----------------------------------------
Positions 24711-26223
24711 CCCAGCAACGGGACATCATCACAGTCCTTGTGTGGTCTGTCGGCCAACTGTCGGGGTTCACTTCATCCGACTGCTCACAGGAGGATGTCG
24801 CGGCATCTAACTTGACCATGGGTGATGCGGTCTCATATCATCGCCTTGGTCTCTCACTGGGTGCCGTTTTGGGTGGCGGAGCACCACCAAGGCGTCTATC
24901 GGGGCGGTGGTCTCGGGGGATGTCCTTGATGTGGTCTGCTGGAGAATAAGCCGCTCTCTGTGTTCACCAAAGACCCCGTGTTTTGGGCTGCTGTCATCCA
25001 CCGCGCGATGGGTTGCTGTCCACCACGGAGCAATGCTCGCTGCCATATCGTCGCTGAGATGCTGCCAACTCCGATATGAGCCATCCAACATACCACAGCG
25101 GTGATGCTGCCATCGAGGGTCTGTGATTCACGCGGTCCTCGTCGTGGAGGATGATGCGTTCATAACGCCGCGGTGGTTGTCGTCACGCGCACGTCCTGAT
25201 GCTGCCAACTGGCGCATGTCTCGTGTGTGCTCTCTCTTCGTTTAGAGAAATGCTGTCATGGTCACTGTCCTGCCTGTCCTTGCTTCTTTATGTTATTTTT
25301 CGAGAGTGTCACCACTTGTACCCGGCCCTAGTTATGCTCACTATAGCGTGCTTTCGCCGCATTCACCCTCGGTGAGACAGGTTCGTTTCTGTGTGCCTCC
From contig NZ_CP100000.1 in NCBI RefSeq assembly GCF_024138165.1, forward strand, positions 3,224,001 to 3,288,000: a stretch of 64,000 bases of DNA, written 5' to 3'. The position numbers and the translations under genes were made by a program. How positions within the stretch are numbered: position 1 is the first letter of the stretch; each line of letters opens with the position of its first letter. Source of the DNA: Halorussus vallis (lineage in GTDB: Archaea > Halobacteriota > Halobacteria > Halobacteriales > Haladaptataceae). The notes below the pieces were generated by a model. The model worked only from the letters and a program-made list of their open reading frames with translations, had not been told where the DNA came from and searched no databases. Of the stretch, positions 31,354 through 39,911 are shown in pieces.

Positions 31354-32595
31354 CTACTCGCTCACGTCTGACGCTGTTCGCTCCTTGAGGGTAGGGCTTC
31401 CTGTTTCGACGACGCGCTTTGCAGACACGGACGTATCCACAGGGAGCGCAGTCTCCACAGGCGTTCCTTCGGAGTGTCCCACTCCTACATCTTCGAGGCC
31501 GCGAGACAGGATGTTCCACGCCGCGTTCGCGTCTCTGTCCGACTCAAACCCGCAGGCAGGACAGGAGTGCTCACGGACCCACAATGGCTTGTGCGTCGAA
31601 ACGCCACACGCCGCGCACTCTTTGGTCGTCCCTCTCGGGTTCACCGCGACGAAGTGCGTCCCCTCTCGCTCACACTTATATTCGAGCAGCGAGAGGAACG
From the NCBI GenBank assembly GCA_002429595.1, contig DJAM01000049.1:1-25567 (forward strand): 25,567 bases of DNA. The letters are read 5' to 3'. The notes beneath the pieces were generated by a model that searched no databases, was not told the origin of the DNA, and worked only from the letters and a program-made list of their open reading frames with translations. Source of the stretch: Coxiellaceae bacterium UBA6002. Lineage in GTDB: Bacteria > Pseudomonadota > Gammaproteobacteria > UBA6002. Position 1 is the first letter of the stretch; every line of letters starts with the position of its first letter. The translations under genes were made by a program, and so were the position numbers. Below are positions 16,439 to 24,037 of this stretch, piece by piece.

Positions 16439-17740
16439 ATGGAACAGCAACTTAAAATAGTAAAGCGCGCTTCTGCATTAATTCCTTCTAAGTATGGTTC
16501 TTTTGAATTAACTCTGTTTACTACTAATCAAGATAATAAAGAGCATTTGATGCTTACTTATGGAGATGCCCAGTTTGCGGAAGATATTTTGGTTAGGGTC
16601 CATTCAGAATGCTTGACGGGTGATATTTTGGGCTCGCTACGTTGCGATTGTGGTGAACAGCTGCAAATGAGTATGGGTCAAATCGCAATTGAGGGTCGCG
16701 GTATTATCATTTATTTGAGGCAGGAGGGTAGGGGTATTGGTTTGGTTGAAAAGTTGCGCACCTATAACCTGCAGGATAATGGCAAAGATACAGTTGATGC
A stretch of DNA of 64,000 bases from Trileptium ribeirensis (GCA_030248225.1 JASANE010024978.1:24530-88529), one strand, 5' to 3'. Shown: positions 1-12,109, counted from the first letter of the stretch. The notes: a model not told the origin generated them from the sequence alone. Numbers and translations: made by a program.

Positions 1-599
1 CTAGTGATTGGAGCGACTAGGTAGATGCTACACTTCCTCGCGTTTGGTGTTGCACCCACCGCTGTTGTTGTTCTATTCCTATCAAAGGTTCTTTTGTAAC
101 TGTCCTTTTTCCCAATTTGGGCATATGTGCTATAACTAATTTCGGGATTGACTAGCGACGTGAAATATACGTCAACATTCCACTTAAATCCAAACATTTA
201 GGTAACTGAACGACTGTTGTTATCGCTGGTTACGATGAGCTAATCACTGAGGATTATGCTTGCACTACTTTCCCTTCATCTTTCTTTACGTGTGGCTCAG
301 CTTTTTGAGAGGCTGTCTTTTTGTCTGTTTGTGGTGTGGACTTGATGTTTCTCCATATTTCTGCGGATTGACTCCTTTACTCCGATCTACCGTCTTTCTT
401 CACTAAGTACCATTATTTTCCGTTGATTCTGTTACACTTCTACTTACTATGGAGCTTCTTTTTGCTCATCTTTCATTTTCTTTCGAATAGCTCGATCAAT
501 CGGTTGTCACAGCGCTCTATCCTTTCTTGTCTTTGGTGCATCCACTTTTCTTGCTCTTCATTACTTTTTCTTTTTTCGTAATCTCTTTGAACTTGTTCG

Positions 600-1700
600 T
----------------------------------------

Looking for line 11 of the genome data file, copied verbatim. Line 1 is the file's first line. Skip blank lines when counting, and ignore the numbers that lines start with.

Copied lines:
31354 CTACTCGCTCACGTCTGACGCTGTTCGCTCCTTGAGGGTAGGGCTTC